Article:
Early detection of Zika virus (ZIKV) transmission within geographic regions informs implementation of community mitigation measures such as vector reduction strategies, travel advisories, enhanced surveillance among pregnant women, and possible implementation of blood and organ donor screening or deferral. Standardized, comparative assessments of ZIKV assay and testing lab performance are important to develop optimal approaches to ZIKV diagnostic testing and surveillance. We conducted an expanded blinded panel study to characterize and compare the analytical performance of fifteen diagnostic and blood screening ZIKV NAT assays, including detection among single- and multiplex assays detecting ZIKV, dengue virus (DENV) and chikungunya virus (CHIKV). A 300 member blinded panel was constructed, consisting of 11 serial half-log dilutions ranging from ~104 to 10-1 genome equivalents/mL in 25 replicates each of the Tahitian Asian ZIKV isolate in ZIKV-negative human serum. Additionally, clinical samples from individuals with DENV-like syndrome or suspected ZIKV infection in Brazil were evaluated. The majority of assays demonstrated good specificity. Analytical sensitivities varied 1-2 logs, with a substantially higher limit of detection (LOD) in one outlier. Similar analytical sensitivity for ZIKV RNA detection in singleplex and multiplex assays of the Grifols and ThermoFisher tests were observed. Coefficient of Assay Efficiency (CE), calculated to characterize assays' RNA extraction and amplification efficiency, ranged from 0.13 for the Certest VIASURE multiplex and 0.75 for the Grifols multiplex assays. In general, assays using transcription mediated amplification (TMA) technology had greater CE compared to assays using conventional PCR technology. Donor screening NAT assays were significantly more sensitive than diagnostic RT-qPCR assays, primarily attributable to higher sample input volumes. However, ideal assays to maximize sensitivity and throughput may not be a viable option in all contexts, with other factors such as cost, instrumentation, and regulatory approval status influencing assay availability and selection, particularly in resource constrained settings.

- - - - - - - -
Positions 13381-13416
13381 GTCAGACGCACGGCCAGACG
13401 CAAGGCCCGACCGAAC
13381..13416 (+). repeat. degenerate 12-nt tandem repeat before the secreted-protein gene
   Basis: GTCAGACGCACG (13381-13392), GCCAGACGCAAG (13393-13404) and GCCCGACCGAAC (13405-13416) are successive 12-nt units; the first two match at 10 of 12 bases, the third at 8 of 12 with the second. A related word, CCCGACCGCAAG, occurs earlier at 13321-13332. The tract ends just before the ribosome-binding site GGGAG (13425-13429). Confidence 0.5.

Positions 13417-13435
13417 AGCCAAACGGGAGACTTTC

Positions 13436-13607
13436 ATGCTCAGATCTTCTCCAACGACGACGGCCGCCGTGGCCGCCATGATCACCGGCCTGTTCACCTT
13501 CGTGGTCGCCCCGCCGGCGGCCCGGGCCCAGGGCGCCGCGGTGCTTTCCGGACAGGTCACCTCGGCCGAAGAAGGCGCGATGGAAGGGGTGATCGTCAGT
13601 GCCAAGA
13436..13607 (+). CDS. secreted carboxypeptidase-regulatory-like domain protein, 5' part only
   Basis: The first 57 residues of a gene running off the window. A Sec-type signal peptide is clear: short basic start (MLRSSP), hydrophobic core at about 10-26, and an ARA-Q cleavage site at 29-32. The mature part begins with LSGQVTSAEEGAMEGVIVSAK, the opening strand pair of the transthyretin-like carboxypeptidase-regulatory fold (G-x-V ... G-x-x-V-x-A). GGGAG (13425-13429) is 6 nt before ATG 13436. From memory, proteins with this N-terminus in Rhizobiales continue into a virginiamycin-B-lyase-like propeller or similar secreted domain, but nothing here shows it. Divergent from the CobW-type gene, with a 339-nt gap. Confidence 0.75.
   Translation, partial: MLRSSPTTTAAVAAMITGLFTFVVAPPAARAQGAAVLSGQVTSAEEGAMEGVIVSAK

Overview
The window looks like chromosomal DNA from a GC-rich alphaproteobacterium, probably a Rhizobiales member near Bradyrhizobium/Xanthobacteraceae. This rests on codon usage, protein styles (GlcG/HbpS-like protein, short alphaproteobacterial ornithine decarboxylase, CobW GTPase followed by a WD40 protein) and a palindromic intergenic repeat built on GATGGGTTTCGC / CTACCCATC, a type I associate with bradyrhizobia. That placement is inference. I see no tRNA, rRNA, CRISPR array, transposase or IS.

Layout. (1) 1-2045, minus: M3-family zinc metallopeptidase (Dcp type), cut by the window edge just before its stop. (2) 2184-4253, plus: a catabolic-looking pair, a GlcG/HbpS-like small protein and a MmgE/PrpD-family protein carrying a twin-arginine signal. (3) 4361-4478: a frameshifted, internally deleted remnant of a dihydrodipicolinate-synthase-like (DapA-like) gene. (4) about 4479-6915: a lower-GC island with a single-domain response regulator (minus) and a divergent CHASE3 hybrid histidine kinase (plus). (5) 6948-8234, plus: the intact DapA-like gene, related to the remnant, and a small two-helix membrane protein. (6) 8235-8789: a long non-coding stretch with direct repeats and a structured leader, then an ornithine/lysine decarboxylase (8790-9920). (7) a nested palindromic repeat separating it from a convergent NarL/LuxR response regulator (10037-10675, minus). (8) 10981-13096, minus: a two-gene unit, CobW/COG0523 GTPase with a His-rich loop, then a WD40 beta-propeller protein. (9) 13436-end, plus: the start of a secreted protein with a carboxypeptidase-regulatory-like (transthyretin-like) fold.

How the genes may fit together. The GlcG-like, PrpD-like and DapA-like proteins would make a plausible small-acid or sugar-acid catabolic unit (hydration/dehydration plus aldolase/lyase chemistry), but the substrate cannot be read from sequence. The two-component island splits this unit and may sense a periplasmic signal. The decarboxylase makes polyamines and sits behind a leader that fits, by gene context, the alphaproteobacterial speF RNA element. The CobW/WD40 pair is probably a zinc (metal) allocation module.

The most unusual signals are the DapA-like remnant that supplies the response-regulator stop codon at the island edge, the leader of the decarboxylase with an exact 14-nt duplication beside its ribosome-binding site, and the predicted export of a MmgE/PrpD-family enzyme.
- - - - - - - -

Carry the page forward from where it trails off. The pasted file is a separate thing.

Copyright: © 2023 Stone et al. This is an open access article distributed under the terms of the Creative Commons Attribution License, which permits unrestricted use, distribution, and reproduction in any medium, provided the original author and source are credited.